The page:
Where are the incisions made for lower blepharoplasty?
This all depends on the type of technique performed. There are two types of lower blepharoplasty: transcutaneous and transconjunctival. In transcutaneous blepharoplasty, the incision is made immediately under the lash line and extends to the corner of the eye. The incision heals nicely and leaves an inconspicuous scar. This technique allows muscle and skin tightening and more control of fat contouring. In transconjunctival blepharoplasty the incision is made on the inside of the lower eyelid and no muscle cut is made. If there is excess skin, a separate skin incision is made under the lash line and the skin is trimmed. Each approach has its advantages and limitations. Dr. Alghoul will discuss with you in detail which approach will be best for you.
How long do the results last?
Results are long lasting. You will continue to age normally; however, the lower lids continue to look good and a repeat surgery is rarely needed. A tear trough correction is usually permanent.
What is the recovery time?
Lower blepharoplasty is performed as an outpatient procedure under general anesthesia. Bruising is common after surgery and usually resolves within a week. Swelling is also common and resolves gradually over two weeks. Skin sutures are absorbable. You may engage in light activity the day after surgery. Return to normal activity and going back to work may take up to one to two weeks. Abstaining from exercise is recommended for the first two weeks after the procedure. To shorten your recovery time, you are advised to avoid your usual intensity exercise for four weeks from the time of surgery. Lighter exercise is fine starting two weeks after surgery. Wearing sunglasses while outside during daytime hours, and reading glasses at other times, can camouflage the swelling around the eyes.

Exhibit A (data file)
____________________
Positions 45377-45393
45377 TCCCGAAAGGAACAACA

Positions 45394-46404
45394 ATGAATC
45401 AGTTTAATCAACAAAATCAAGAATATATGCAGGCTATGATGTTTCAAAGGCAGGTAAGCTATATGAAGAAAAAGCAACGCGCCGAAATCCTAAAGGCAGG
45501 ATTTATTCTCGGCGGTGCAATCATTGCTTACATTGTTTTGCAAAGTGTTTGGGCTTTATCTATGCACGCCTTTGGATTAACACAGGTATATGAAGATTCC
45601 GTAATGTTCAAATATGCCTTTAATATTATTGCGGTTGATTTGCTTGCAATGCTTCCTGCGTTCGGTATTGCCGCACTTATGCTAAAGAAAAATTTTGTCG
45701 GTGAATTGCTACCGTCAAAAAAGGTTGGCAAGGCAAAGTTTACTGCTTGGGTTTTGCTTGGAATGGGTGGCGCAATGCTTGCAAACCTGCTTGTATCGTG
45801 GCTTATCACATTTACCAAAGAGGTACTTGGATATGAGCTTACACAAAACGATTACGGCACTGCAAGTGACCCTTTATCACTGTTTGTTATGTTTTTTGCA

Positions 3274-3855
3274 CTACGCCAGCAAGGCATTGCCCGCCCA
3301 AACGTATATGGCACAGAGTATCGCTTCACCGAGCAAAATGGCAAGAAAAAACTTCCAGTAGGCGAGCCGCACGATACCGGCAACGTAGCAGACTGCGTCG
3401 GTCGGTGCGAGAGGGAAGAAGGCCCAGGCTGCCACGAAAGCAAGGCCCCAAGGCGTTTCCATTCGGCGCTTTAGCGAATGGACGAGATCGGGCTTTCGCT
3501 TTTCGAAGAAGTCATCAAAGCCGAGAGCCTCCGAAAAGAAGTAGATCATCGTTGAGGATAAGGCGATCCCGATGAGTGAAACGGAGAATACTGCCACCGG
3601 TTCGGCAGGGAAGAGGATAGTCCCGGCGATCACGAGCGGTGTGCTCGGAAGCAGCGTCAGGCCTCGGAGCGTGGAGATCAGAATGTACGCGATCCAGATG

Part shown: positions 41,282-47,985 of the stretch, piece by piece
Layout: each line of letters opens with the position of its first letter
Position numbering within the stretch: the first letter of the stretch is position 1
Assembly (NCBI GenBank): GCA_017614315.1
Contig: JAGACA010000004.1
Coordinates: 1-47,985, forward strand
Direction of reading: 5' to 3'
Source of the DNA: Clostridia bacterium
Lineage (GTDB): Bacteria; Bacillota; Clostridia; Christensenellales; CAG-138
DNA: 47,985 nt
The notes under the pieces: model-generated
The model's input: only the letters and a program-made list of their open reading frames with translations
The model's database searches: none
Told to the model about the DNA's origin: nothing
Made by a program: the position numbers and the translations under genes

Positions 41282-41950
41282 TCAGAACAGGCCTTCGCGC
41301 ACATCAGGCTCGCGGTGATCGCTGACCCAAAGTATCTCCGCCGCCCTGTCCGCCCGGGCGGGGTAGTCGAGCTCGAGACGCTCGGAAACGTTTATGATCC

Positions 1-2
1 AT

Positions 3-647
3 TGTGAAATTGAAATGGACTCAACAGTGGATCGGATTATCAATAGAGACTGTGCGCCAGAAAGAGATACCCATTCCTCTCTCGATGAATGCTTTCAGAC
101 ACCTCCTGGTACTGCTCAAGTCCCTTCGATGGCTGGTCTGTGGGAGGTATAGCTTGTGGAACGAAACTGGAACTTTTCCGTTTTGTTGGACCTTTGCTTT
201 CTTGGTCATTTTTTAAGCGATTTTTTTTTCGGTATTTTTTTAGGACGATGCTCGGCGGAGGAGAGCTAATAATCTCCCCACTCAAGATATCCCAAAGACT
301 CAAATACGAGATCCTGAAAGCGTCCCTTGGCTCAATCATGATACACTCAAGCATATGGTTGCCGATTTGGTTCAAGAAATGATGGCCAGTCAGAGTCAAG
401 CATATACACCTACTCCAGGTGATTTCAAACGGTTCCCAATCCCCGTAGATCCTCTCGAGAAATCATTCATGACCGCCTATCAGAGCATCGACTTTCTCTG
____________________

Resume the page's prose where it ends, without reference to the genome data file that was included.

Where is the procedure performed?
Surgery is performed in the operating room either in the main hospital or at a surgery center.
Is lower blepharoplasty covered by insurance?
No. Lower blepharoplasty is a cosmetic procedure and is not typically covered by insurance plans in the U.S.
How much does lower blepharoplasty cost?
Lower blepharoplasty cost starts at $3,000 when it is done under sedation and averages $6,000 when done in the operating room under anesthesia. Cost may change depending on the surgery and additional adjunct procedure.
Who gets a “tear trough” deformity?
We all have this depression or groove under the eye to a variable degree. It is definitely more prominent in some people compared to others and it always worsens with age.
Are there alternatives to surgery?
A mild tear trough or depression can be camouflaged by adding volume to the area immediately adjacent to it. More severe ones, especially those that are associated with fat bags on top, are more successfully treated with a lower blepharoplasty. Hyaluronic acid hydrogel fillers and fat grafting are both acceptable methods to add volume. As an experienced facial plastic surgeon in Chicago, Dr. Alghoul is pleased to offer all of these treatment methods.
Contact Dr. Alghoul
If you’d like to schedule a consultation with Dr. Alghoul to discuss your lower eyelid surgery treatment options, please call (312) 695-3654 or contact us via email.